I’m a huge fan of Japanese and Asian baked goods, so I was eager to try out the Amai Care Package’s products and recipes. The ingredients are paired with 15 full-color recipes developed by Yaz Gentry, a freelance recipe developer and food lover based in Tokyo. Gentry is half-Japanese and half-American and enjoys fusing together seasonal ingredients and dishes from both cultures as a reflection of her mixed heritage. You can follow her culinary adventures on Instagram at @blissprovisions and at

Photos courtesy of Kokoro Care Packages
Marbled sesame cupcakes. Photos courtesy of Kokoro Care Packages.

Gentry’s creations for the Amai Care Package include matcha nama choco (a fudgelike combination of green tea and white chocolate), matcha rosettes, marbled sesame cupcakes, spiced apple mochi clafoutis, “raindrop” mochi, mochi donuts with matcha glaze, marbled sesame cupcakes, and mini sakura jelly cheesecakes. 

Several of the recipes include more traditional Japanese desserts like mitsumame, a refreshing blend of cold fruit and vegan jelly cubes made from agar, the photogenic “raindrop” mochi, rare cheesecake (refrigerated cheesecake set with gelatin), and hanami dango, festive green, white and pink dumplings on a stick traditional for Girls’ Day in March.


Other recipes will inspire you to experiment with traditional ingredients in new and exciting ways, such as adding pickled cherry blossoms to focaccia, or incorporating toasted soybean powder into a streusel topping. It’s easy to find cookbooks written in Japanese that use ingredients like okara to boost fiber and protein in baked goods, but much rarer to find English-language recipe ideas, so I greatly appreciated Gentry’s suggestions.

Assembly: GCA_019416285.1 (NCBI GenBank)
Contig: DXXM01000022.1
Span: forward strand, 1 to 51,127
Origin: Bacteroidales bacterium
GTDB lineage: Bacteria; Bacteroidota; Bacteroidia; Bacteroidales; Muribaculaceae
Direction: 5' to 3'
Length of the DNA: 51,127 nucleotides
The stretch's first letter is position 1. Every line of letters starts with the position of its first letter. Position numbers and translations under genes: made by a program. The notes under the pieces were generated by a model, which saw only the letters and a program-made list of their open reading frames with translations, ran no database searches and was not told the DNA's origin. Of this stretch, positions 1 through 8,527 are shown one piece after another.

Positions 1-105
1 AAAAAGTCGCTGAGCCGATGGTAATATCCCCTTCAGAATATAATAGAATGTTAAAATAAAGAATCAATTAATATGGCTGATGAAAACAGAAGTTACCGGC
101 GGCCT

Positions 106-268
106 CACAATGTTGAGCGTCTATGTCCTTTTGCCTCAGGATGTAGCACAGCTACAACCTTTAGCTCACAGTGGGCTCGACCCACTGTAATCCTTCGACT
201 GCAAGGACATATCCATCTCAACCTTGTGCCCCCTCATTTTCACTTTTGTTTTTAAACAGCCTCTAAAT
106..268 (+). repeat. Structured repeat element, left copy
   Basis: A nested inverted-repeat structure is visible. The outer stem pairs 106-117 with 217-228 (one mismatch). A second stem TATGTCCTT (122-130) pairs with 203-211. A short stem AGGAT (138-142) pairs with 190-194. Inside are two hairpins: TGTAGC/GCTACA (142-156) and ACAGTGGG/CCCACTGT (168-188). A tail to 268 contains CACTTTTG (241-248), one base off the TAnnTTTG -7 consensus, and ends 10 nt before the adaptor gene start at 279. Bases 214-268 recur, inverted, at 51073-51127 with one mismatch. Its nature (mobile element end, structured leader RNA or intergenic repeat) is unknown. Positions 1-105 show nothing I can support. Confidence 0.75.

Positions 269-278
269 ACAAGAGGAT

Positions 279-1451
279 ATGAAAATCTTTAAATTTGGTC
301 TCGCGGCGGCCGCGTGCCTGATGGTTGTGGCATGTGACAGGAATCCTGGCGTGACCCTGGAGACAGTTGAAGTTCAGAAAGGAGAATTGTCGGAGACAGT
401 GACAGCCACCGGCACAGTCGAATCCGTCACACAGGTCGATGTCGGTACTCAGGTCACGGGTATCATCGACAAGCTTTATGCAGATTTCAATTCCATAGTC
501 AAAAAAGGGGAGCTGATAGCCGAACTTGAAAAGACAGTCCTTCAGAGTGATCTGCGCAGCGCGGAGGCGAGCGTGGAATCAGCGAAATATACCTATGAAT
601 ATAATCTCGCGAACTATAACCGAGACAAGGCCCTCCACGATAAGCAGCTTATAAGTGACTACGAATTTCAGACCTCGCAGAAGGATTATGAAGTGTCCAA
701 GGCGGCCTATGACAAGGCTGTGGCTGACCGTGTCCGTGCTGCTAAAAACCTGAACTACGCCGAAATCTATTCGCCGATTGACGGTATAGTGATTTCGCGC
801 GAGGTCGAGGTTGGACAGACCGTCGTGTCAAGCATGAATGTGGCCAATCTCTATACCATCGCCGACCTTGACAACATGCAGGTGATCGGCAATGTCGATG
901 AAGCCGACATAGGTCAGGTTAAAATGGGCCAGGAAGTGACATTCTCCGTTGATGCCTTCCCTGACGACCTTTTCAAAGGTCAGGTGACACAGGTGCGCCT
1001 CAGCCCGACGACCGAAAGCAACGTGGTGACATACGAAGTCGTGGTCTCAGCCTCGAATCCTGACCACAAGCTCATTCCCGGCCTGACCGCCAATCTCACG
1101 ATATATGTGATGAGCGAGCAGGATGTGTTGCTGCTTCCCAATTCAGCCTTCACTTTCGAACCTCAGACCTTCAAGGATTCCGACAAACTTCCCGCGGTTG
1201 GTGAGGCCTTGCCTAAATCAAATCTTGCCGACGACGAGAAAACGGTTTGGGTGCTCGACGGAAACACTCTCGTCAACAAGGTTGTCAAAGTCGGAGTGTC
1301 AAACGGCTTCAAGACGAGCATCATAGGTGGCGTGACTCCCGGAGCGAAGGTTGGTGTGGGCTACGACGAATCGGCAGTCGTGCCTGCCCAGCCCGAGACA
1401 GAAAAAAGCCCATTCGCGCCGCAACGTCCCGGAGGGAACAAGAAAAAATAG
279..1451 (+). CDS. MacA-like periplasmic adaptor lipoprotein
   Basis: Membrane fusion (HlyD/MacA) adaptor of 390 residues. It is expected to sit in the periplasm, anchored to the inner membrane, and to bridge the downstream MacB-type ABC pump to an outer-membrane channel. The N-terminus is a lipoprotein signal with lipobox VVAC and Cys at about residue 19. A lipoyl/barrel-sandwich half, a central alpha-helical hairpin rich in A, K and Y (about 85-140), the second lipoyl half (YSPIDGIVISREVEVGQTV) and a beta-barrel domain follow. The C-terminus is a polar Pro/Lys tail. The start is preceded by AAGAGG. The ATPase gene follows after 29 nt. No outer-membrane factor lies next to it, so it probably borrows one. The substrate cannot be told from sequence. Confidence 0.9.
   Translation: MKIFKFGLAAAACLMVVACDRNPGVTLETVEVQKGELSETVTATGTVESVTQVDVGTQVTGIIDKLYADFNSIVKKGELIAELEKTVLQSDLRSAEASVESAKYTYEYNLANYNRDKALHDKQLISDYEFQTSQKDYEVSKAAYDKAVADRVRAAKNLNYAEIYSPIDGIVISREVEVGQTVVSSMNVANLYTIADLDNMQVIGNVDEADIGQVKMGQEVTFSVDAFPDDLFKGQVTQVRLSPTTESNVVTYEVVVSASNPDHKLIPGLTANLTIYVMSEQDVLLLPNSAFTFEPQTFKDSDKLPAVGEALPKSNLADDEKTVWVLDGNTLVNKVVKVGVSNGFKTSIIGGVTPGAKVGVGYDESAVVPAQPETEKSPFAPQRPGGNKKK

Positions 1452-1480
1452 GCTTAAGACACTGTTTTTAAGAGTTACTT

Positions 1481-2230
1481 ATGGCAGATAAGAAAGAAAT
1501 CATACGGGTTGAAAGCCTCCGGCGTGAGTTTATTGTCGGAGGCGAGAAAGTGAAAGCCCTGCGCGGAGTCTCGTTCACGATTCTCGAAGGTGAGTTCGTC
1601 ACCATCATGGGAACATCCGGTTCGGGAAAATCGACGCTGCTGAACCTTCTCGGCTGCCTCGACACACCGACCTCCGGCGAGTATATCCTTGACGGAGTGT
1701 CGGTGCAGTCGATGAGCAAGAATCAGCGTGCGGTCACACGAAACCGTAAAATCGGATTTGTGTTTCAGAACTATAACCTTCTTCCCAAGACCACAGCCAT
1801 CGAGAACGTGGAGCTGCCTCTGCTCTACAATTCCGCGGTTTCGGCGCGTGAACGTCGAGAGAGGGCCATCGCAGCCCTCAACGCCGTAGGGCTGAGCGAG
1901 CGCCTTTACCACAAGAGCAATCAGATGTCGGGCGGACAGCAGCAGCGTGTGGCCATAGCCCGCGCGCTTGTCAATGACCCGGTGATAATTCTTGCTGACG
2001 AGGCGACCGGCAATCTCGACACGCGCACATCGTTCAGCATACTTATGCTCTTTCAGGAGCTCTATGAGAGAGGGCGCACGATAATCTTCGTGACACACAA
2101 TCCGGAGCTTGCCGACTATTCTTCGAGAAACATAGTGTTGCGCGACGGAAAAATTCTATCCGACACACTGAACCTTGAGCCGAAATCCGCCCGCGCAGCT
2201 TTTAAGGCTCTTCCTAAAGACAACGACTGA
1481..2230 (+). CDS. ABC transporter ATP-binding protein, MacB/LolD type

I was already familiar with some of these desserts, but other creations are creative and fun, like the yomogi quiche and camembert and cherry blossom focaccia. The salty-sweet notes from the cherry blossoms work beautifully to cut the richness of the camembert, while the mugwort powder (most often found in yomogi dango and traditional sweets) adds a refreshing vegetal depth to the quiche, which is dotted with leeks, oyster mushrooms and goat cheese.  

Kokoro Care Packages BAKING: “Amai” Care Package is the perfect introduction to baking with Japanese flavors and makes a great gift for family and friends back home as well (the boxes are available to ship worldwide via DHL). It takes the guesswork out of trying to track down these ingredients and recipes on your own and leaves you free to focus on baking delicious Japanese-inspired treats for your friends and family! You can also purchase these ingredients in their single-item Market: Michi no Eki. Begin your journey at and on Instagram, Twitter, Facebook and Pinterest.